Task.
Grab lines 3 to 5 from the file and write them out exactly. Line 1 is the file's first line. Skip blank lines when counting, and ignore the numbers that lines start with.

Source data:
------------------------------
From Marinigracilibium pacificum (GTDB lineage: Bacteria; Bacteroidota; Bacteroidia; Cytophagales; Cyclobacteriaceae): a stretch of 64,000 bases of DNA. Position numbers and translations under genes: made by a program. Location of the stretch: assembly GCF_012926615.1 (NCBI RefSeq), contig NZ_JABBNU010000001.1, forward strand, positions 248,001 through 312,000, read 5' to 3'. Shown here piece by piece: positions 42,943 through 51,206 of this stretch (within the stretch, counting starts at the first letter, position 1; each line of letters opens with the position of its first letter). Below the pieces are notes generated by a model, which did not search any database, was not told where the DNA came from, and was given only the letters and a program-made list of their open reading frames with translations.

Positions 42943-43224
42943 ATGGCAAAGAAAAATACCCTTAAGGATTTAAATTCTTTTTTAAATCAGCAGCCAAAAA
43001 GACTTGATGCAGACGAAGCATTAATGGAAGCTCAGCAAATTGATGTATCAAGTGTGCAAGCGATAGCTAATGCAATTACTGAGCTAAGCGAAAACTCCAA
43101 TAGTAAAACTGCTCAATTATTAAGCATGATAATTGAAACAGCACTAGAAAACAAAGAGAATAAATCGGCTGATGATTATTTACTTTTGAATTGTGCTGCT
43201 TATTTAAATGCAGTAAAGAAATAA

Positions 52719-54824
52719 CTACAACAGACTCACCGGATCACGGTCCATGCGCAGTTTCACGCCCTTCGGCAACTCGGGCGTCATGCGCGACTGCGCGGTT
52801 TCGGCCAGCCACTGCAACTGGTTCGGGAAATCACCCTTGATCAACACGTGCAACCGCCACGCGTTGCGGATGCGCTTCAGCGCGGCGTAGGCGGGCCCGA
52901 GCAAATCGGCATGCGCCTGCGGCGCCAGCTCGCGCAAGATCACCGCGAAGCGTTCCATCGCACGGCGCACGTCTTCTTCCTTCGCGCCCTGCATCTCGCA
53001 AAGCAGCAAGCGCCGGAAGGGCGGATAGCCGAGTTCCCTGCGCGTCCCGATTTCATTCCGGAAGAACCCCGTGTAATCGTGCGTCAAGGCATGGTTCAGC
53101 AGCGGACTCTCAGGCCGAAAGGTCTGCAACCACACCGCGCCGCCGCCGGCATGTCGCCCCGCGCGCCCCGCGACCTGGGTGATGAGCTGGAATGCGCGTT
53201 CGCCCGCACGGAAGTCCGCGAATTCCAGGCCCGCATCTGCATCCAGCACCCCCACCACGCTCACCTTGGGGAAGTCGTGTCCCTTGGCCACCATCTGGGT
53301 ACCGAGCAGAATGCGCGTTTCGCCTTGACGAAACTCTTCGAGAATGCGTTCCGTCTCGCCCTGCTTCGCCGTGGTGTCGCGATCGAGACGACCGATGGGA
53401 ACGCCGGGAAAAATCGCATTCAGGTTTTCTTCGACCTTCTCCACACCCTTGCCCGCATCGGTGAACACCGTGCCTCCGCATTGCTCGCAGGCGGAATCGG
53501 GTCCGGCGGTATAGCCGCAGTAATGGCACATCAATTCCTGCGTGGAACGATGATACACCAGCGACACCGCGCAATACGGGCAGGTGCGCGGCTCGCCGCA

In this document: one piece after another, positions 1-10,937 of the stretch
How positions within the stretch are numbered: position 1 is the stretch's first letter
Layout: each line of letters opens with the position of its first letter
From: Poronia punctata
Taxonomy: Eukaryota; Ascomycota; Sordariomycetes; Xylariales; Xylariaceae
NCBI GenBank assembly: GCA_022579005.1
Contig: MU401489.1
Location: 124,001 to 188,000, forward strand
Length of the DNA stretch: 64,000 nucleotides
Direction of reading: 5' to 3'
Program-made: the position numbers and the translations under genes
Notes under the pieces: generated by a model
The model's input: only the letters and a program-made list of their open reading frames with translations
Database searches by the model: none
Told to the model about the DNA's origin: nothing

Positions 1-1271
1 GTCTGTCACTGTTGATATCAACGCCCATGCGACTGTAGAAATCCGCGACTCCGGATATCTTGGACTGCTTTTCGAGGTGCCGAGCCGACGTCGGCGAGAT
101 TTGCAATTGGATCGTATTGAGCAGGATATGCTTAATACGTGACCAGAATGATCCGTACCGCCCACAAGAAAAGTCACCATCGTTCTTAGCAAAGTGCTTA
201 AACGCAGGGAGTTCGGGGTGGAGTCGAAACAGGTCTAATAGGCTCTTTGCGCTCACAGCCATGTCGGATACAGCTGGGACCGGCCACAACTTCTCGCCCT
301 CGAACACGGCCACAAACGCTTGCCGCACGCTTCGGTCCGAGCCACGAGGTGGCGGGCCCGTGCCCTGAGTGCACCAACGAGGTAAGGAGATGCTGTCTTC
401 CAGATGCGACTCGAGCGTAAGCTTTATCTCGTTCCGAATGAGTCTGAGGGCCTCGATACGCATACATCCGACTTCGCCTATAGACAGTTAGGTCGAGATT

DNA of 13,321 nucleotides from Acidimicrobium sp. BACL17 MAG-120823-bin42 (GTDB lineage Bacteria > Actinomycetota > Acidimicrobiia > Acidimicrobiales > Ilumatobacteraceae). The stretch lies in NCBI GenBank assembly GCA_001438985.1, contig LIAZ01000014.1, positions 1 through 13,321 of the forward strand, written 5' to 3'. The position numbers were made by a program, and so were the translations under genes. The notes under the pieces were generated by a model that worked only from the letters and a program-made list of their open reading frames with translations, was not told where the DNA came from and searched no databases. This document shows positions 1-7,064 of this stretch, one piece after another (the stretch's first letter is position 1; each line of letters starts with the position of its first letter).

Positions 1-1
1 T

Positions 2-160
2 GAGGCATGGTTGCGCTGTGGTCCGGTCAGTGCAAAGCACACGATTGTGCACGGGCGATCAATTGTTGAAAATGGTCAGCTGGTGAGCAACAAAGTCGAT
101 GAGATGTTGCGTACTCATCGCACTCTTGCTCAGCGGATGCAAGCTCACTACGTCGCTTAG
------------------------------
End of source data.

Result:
42943 ATGGCAAAGAAAAATACCCTTAAGGATTTAAATTCTTTTTTAAATCAGCAGCCAAAAA
43001 GACTTGATGCAGACGAAGCATTAATGGAAGCTCAGCAAATTGATGTATCAAGTGTGCAAGCGATAGCTAATGCAATTACTGAGCTAAGCGAAAACTCCAA
43101 TAGTAAAACTGCTCAATTATTAAGCATGATAATTGAAACAGCACTAGAAAACAAAGAGAATAAATCGGCTGATGATTATTTACTTTTGAATTGTGCTGCT